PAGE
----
New Releases

The Wardrobe ($14.99)

This point-and-click adventure game has you playing as a teenage skeleton (did you know there is a spooky skeleton inside of everyone?!) trying to save his best friend’s soul from eternal damnation. I don’t know why a living skeleton’s friend has a soul, but maybe you just gotta roll with this one. The game boasts inspiration from the golden age of the genre, and while every point-and-click adventure game is inspired by that generation in some way, this looks pretty charming.

Yuso ($7.99)

What I’m amused by in the description is the accidentally left-in “(Puzzler can be translated as “Puzzle Game" if needed)" text from whoever translated or wrote the description for the developer. The game has you popping the little Yuso characters on the screen on screen, with Yuso of the same color detonating their neighbors, and changing the color of different ones. Elements like bombs and different shapes come into play, and make it tougher to solve the puzzles. It looks pretty charming if you’re into puzzlers…or puzzle games.

NEKOPARA Vol.1 ($14.99)

It’s a visual novel with catgirls.


Newly-Added Sales

  • Assault Gunners HD Edition ($8.99 from $9.99 until July 11)
  • Baobabs Mausoleum Ep. 1: Ovnifagos Don’t Eat Flamingos ($5.39 from $5.99 until July 12)
  • Flinthook ($10.04 from $14.99 until July 12)

  • Green Game: TimeSwapper ($1.49 from $2.99 until July 12)
  • Mercenary Kings: Reloaded Edition ($13.39 from $19.99 until July 12)
  • Paper Wars: Cannon Fodder Devastated ($4.99 from $9.99 until July 12)
  • Red Game Without a Great Name ($1.49 from $2.99 until July 12)
  • Semispheres ($4.99 from $9.99 until July 12)
  • Yooka-Laylee ($29.99 from $39.99 until July 12)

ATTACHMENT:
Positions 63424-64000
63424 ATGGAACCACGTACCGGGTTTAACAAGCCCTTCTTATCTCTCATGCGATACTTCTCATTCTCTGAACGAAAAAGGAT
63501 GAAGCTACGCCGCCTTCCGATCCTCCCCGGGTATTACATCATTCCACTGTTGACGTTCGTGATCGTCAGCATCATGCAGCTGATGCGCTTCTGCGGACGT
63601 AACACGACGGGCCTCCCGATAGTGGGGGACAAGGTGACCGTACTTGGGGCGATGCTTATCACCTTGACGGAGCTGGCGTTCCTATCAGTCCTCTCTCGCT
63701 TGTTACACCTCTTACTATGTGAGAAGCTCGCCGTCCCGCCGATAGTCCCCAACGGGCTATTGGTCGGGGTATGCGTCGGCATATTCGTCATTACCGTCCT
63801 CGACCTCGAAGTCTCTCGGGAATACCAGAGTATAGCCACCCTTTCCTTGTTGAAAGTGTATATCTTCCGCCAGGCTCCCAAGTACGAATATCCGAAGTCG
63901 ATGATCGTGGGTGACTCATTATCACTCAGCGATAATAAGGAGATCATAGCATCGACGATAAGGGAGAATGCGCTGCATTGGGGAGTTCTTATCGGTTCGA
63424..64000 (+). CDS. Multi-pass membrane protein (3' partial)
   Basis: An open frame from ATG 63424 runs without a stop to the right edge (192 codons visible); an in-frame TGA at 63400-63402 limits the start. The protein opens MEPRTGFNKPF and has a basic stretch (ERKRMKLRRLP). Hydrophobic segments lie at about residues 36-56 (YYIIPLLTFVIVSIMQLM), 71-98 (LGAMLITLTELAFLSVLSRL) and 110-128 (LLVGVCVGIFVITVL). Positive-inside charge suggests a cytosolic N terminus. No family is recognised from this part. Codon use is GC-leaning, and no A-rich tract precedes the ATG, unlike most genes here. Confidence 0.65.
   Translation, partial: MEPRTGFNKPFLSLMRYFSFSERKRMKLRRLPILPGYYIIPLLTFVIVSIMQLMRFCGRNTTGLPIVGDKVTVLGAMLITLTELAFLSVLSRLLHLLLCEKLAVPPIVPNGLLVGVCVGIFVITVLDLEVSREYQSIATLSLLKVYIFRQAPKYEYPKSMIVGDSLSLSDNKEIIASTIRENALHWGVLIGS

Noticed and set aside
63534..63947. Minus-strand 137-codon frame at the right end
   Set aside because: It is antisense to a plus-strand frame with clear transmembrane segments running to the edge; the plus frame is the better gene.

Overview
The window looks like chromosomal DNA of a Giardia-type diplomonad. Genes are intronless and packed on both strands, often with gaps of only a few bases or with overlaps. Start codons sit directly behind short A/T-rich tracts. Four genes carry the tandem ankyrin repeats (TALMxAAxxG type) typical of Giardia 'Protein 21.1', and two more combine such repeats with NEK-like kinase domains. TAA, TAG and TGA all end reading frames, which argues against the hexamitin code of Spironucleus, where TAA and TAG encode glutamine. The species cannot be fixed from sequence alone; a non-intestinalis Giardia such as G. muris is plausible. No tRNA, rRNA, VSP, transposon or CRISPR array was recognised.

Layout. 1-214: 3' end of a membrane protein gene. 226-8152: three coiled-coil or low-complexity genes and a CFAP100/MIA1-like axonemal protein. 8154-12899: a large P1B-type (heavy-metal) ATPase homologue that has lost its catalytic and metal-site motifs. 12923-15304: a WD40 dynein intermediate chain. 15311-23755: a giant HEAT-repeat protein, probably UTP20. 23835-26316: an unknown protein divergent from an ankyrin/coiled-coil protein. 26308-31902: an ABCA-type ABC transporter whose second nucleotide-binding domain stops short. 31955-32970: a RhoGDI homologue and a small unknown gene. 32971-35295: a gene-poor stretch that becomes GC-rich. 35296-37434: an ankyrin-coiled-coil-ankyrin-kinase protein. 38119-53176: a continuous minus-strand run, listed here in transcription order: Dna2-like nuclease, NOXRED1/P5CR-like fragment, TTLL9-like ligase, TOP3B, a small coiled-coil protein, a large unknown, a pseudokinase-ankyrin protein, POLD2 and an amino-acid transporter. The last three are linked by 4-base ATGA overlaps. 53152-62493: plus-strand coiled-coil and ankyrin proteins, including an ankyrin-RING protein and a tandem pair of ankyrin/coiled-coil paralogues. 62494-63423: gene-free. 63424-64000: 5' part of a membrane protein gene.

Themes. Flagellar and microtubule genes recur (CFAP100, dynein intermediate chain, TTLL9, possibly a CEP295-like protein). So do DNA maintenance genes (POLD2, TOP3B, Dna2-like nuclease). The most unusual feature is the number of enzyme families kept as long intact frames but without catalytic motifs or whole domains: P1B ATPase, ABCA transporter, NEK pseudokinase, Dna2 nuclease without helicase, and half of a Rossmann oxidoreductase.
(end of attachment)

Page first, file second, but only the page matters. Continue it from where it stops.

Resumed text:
• Immortal Redneck ($15.99 from $19.99 until July 14)
  • Legendary Eleven ($8.99 from $9.99 until July 16)
  • Spy Chameleon ($6.39 from $7.99 until July 16)
  • The Count Lucanor ($5.09 from $14.99 until July 16)
  • Die for Valhalla! ($9.95 from $11.99 until July 17)

  • Don’t Die, Mr. Robot! DX ($1.34 from $8.99 until July 19)
  • Gekido Kintaro’s Revenge ($9.89 from $14.99 until July 19)
  • Ice Cream Surfer ($6.4 from $8 until July 19)
  • Letter Quest Remastered ($2.99 from $14.99 until July 19)
  • Slain: Back From Hell ($6.79 from $19.99 until July 19)
  • Squids Odyssey ($11.99 from $14.99 until July 19)
  • Tallowmere ($3.49 from $6.99 until July 19)

  • Warp Shift ($6.99 from $9.99 until July 21)
  • Astro Bears Party ($2.99 from $4.99 until July 22)
  • Robonauts ($5.99 from $8.69 until July 22)
  • Cartoon Network: Battle Crashers ($14.99 from $29.99 until July 25)
  • Monster Jam Crush It! ($14.99 from $29.99 until July 25)

Sales Ending by Monday

  • Black Hole ($3.95 from $5.99 until July 8)
  • Earthlock ($19.73 from $29.9 until July 8)
  • Firefighters: Airport Fire Department ($29.99 from $39.99 until July 8)
  • I, Zombie ($3.74 from $4.99 until July 8)
  • Squareboy vs. Bullies: Arena Edition ($3.74 from $4.99 until July 8)
  • Super One More Jump ($5.11 from $7.99 until July 8)
  • Twin Robots: Ultimate Edition ($5.35 from $7.99 until July 8)

  • Axiom Verge ($14.99 from $19.99 until July 9)
  • Dead Synchronicity: Tomorrow Comes Today ($11.24 from $14.99 until July 9)
  • Ginger: Beyond the Crystal ($14.99 from $19.99 until July 9)
  • Heart&Slash ($11.24 from $14.99 until July 9)
  • It’s Spring Again ($1.59 from $1.99 until July 9)
  • Nightmare Boy ($7.99 from $9.99 until July 9)
  • Rogue Aces ($8.58 from $12.99 until July 9)
  • Save the Ninja Clan ($3.99 from $4.99 until July 9)
  • Tumblestone ($4.49 from $14.99 until July 9)
  • UNBOX: Newbie’s Adventure ($10.19 from $29.99 until July 9)
  • Where Are My Friends? ($4.79 from $5.99 until July 9)

Keep an eye out every weekday for more SwitchArcade Roundups! We want to hear your feedback on Nintendo Switch coverage on TouchArcade. Comment below or tweet us with your thoughts!